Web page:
There are steps you can take beforehand, including:
- Speaking to a marriage counselor or therapist. Discernment counselors specialize in dealing with the kind of ambivalence you may be feeling, and can help you examine your emotions and make the right decision.
- Focus on what is positive, and determine if it’s worth trying to save. Grow from there.
- Spend more time with your spouse, facing the problems.
The words “I want a divorce,” are in the air forever. Your spouse will never forget them.
If you later have a change of heart, you will confuse your spouse and run the risk of “crying wolf,” and not being taken seriously if you decide to divorce in the future.
2. Know what you’re getting into.
You should also understand what your spouse is feeling. If your husband or wife will likely be blindsided and think everything is going well, you’ll want to approach the discussion with sensitivity.
Arm yourself with a little knowledge so that you can talk to your spouse about divorce with some confidence. You should be ready to answer a few questions and be emotionally strong enough to handle the conversation yourself.
A counselor or therapist wouldn’t be the worst idea at this stage, either, but that obviously depends on your unique situation.
3. Pick your time and place carefully.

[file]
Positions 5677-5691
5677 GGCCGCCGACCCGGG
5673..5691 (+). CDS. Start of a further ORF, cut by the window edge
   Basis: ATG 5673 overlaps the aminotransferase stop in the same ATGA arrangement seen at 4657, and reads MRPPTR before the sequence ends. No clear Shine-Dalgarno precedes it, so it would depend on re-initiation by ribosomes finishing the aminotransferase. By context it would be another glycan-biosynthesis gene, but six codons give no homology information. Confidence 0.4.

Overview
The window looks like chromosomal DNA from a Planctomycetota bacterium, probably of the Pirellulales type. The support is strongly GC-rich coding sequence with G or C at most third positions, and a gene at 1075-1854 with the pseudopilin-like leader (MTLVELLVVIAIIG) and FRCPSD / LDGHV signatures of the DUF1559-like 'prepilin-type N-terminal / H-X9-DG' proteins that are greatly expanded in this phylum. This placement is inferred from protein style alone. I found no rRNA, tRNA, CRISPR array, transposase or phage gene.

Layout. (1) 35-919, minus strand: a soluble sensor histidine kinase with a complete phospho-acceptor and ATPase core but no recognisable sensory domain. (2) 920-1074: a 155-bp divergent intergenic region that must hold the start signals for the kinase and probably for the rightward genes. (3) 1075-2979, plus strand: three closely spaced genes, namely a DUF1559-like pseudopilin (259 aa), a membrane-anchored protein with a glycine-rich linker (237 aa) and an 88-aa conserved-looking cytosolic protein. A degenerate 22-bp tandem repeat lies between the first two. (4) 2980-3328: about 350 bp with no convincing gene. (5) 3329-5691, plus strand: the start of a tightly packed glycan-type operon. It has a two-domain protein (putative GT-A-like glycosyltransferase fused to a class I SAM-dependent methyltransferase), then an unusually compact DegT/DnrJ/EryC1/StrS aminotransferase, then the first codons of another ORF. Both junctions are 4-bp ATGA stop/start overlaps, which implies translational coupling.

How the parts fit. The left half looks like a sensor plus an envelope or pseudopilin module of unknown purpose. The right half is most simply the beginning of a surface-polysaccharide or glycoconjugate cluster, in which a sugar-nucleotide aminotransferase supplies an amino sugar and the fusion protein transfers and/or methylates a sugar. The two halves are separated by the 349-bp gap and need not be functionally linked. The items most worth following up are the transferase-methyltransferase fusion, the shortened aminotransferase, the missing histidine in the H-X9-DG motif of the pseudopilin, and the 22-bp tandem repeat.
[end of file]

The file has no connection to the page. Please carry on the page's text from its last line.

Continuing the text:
When and where are important considerations. You don’t want to break the news during a family trip or blurt it out at the dinner table or after a long day at work. Be prepared ahead of time and carefully consider:
- If you have children, ask a trusted friend or relative if they can have the children over, so that you and your spouse can have an uninterrupted conversation.
- Avoid having this land on top of some other major event, either good or bad. Don’t break the news on a birthday or holiday and taint that day forever, and don’t pile on if your spouse has recently dealt with some other trauma.
- While you shouldn’t put it off, use your common sense in selecting the appropriate time..
There will be no perfect moment.
It’s just about finding the time that will hurt the least.
How you talk about divorce is going to matter, as well. Allow plenty of uninterrupted time. Turn off your phone, ask them to do the same, and focus on each other and what you’re going through.